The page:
- Footwear – bring something that’s comfortable walking in and covers your whole foot while still, preferable, being light. I wore my Asics on our Death Valley road trip – they’re so comfortable!
- Camera – there’s a lot to capture.
- Phone – even though you most likely won’t have any reception in most places you’ll be visiting, it’s always a good idea to bring your phone.
- First aid kit – something to always bring! We have a pocket first aid kit from Lifesystems. You’ll also find travel first aid kits on Amazon.
Some places, especially the hikes, will have warning signs saying that it’s not recommended to walk after 10 a.m. – take this seriously! Start your day early instead – you’ll be glad you did this later in the day when the heat’s getting more and more intense. We had 48(!) degrees Celcius during our visit in August. That’s a lot!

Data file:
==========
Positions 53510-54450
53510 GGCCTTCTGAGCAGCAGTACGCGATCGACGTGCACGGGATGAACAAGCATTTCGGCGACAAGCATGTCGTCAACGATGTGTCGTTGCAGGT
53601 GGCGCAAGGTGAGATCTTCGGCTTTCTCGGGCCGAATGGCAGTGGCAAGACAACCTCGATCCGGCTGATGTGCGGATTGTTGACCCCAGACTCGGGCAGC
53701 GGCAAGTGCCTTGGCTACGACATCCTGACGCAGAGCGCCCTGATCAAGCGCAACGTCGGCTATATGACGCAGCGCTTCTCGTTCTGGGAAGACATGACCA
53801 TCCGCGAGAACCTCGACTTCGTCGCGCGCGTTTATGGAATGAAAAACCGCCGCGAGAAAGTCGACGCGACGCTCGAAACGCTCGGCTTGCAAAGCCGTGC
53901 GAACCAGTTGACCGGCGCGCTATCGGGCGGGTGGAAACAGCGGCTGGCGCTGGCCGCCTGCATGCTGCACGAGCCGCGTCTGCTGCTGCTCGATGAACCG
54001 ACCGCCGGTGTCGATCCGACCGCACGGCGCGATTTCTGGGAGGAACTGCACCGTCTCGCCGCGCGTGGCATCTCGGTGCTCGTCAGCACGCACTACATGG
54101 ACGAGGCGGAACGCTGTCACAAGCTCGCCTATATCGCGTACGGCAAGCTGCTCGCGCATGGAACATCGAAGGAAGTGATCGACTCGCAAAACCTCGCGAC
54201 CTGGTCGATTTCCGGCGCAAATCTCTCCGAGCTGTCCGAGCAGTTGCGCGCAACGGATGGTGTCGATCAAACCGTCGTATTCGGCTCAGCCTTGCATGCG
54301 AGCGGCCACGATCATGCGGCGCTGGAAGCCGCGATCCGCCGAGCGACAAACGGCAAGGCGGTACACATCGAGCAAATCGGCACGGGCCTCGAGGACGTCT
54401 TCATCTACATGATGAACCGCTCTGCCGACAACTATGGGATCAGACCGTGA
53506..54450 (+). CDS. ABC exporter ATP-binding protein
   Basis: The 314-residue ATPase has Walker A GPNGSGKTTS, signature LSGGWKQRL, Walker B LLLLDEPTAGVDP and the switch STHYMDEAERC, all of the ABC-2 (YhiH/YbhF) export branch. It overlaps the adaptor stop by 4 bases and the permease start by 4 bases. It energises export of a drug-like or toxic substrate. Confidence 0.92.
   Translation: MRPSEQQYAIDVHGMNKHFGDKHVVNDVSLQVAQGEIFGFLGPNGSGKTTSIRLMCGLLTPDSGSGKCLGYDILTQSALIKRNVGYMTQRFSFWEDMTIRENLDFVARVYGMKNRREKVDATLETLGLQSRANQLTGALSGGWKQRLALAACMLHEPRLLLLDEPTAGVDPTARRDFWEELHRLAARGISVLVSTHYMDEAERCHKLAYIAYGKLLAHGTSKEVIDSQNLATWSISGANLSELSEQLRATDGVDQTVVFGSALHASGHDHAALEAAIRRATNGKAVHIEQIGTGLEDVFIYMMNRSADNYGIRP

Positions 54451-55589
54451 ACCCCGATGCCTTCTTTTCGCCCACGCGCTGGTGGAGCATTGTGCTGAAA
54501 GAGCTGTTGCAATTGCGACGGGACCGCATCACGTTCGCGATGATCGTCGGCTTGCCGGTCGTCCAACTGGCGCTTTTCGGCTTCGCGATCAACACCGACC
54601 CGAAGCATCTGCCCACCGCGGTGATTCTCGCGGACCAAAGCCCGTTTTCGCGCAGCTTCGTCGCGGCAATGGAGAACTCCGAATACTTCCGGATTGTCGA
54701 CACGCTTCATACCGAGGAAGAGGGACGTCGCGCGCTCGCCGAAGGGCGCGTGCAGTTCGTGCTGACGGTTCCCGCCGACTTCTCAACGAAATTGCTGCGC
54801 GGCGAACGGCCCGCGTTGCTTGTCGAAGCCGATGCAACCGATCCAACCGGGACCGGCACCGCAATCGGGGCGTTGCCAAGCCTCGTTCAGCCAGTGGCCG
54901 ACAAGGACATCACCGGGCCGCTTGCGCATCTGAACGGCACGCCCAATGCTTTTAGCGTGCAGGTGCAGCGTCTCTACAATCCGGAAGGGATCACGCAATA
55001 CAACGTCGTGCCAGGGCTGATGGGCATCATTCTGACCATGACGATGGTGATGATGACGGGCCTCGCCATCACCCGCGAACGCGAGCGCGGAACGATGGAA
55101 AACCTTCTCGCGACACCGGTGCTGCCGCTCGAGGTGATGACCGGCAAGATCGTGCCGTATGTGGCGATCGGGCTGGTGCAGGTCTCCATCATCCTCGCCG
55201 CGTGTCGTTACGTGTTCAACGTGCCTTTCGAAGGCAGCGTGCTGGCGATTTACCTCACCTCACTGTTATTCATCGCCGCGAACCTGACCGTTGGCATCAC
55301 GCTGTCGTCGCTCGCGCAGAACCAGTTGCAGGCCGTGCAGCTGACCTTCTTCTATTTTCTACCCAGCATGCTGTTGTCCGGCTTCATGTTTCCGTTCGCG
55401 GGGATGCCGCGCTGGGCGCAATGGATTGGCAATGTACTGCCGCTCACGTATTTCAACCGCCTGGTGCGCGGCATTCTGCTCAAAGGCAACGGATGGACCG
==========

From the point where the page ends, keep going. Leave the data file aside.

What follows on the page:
We did our Death Valley day trip from Longstreet Inn, which is a casino pretty much on the border between California and Nevada.
My Death Valley day trip itinerary
Where you’ll start your road trip through Death Valley National Park might depend on where you’re coming from, and if you’re passing through or going back in the same direction. It seems to be rather common to make a detour and visit Death Valley when going between Los Angeles and Las Vegas.
My Death Valley itinerary is based on coming from our accommodation near Death Valley Junction and going back the same way. However, if you’re coming from another direction you might want to do the itinerary backwards.